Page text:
Argentina’s budget had to be approved by Washington. The convertibility Plan, in which one peso equals one dollar, stopped inflation but ruined industries. Previously, the country had produced 95% of what it consumed. Afterward, it imported garments, meat, dairy, fruit, pasta, etc. After the artificial elimination of inflation, banks lent at 50% per year when rates in the U.S. and Europe were 7%.

The debt was now irredeemable. Cavallo negotiated with U.S. Secretary Nicholas Brady with the result that state enterprises were purchased with national bonds pegged at 15% of face value, but redeemable at 100%. The country lost more than $30 billion. Whole concerns were sold without debt and the government took responsibility for the layoffs of workers. The main investors were Spanish and French.

Entei was sold for a fifth of its value to Telefonica and France Telecom, who saddled it with a 6 billion dollar debt.

Aerolineas Argentinas was profitable and owned 37 planes. The Spanish line Iberia mortgaged them to purchase the business. Then they stripped it of its assets.

The state water utility was taken over by a European syndicate headed by Suez and Vivendi. The works agreed to were not completed and 800,000 people were left without drinking water. A million were without sewers.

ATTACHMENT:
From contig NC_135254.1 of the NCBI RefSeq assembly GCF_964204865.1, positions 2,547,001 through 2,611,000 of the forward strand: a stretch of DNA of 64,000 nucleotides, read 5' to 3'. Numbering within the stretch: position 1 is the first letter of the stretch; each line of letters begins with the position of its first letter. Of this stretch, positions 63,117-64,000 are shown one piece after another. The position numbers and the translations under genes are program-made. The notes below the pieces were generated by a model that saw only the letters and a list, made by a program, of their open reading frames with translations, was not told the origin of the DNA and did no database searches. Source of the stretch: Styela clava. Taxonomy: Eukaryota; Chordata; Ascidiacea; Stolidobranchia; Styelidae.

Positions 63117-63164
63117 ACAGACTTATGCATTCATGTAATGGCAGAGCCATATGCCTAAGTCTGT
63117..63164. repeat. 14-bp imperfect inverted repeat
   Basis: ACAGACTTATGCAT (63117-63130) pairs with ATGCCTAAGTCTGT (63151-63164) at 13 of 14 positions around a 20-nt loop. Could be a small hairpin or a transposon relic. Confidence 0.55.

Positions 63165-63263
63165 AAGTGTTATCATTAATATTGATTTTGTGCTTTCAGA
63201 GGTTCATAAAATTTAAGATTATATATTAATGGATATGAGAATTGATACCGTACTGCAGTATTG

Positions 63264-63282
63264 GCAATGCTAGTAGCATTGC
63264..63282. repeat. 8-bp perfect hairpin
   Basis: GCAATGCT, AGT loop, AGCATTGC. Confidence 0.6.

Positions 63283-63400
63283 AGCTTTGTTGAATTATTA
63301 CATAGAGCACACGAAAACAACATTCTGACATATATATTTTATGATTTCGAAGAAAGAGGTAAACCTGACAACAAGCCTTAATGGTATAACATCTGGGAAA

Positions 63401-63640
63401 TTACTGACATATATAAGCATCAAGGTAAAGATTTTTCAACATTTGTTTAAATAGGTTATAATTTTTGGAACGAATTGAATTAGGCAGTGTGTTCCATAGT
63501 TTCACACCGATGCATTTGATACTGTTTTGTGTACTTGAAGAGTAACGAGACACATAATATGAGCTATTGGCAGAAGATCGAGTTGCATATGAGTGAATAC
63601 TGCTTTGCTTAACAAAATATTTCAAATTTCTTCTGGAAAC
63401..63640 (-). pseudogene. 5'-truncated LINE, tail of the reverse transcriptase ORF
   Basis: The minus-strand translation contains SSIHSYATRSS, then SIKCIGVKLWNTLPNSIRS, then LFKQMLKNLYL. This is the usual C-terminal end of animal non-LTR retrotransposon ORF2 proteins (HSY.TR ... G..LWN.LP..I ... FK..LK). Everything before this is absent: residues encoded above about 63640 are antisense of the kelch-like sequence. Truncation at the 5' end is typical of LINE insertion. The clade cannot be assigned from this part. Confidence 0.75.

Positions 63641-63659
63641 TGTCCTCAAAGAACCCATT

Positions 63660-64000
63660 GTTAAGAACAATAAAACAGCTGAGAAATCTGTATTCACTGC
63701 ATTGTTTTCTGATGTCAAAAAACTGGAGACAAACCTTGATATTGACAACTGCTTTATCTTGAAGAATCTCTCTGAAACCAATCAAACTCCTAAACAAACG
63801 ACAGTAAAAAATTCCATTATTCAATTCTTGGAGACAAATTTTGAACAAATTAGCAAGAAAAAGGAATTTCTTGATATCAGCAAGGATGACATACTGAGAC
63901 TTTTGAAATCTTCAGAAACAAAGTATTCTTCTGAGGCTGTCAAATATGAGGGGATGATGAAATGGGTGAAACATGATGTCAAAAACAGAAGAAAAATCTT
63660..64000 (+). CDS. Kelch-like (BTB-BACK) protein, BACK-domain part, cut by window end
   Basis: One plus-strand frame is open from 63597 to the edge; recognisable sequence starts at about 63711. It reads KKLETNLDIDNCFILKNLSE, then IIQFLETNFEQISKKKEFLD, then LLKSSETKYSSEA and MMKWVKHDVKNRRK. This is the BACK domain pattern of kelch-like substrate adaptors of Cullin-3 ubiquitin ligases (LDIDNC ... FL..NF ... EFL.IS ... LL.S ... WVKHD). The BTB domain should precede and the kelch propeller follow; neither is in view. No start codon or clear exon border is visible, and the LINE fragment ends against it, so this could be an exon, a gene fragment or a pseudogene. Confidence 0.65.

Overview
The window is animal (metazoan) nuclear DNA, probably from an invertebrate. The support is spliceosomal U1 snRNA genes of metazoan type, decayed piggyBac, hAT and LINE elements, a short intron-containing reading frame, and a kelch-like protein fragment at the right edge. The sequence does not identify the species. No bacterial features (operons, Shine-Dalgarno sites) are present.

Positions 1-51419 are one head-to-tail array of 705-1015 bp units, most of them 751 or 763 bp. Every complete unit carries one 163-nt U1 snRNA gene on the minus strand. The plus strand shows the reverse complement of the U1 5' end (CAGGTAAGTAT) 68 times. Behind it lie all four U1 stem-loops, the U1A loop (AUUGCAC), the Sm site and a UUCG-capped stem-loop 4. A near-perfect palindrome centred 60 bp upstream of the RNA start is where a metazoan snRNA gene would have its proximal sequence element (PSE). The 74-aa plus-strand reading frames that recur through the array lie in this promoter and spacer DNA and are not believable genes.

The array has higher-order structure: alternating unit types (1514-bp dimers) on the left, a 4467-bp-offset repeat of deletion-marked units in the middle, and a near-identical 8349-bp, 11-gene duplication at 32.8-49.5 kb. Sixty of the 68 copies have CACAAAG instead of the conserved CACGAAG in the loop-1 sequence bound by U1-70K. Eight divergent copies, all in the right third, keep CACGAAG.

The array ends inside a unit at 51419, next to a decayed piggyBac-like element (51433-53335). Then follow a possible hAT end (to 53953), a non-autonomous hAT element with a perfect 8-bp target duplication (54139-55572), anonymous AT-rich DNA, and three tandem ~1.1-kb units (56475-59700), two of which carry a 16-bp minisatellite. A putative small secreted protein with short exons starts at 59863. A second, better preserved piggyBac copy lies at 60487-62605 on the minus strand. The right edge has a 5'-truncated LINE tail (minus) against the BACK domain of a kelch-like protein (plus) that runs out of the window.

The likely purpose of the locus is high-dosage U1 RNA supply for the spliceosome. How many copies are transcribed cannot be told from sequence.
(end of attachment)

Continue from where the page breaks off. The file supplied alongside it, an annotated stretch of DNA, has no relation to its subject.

The worst case was the railroads, which represented a fatal blow to the economy.

The state paid out subsidies to these privatized concerns and eventually owed the World Bank the $700 million it borrowed to pay for the layoffs and another $700 million in interest. Normally anyone who uses public property belonging to another country has to pay a fee. These companies never paid it, but then they financed all the campaigns, the governments, the coups d’état, and all the public works.

Then came the liquidation of Argentina’s oil and gas industry, an industry that was said to be a model for the world. In this, Argentina is a unique case. These industries were given up without losing a war.

Oil was discovered in 1907 in Patagonia. YPF was created in 1923 at the orders of General Mosconi. When YPF was created, it was the first state enterprise in the world. Oil was considered strategic and the sale of fuel, of national interest. If the international price rose, YPF kept the price low, based on its costs rather than the market price.

Hell hath no fury like Big Oil scorned.

When YPF was sold, reserves that had been allocated for the next 25 years were valued at the equivalent of 9 months. It was so irregular that Menam had to deal with it personally. An outside company was hired to underestimate the reserves. A year later they appeared in the accounts of the Spanish firm Repsol at their real value.

Gas del Estado was estimated at $25 billion by Petrobras Company. After being appraised by international consultants it was sold for $2.5 billion. Repsol took control and polluted entire groundwater systems destroying the usefulness of the land in those areas. And Carlos Menam was honored in Washington as the creator of the Argentinean miracle. ((Argentina’s Economic Collapse. Available: http://youtube/VK494Judxvg))And now the U.S. Supreme Court seems intent on finishing the job these hooligans started.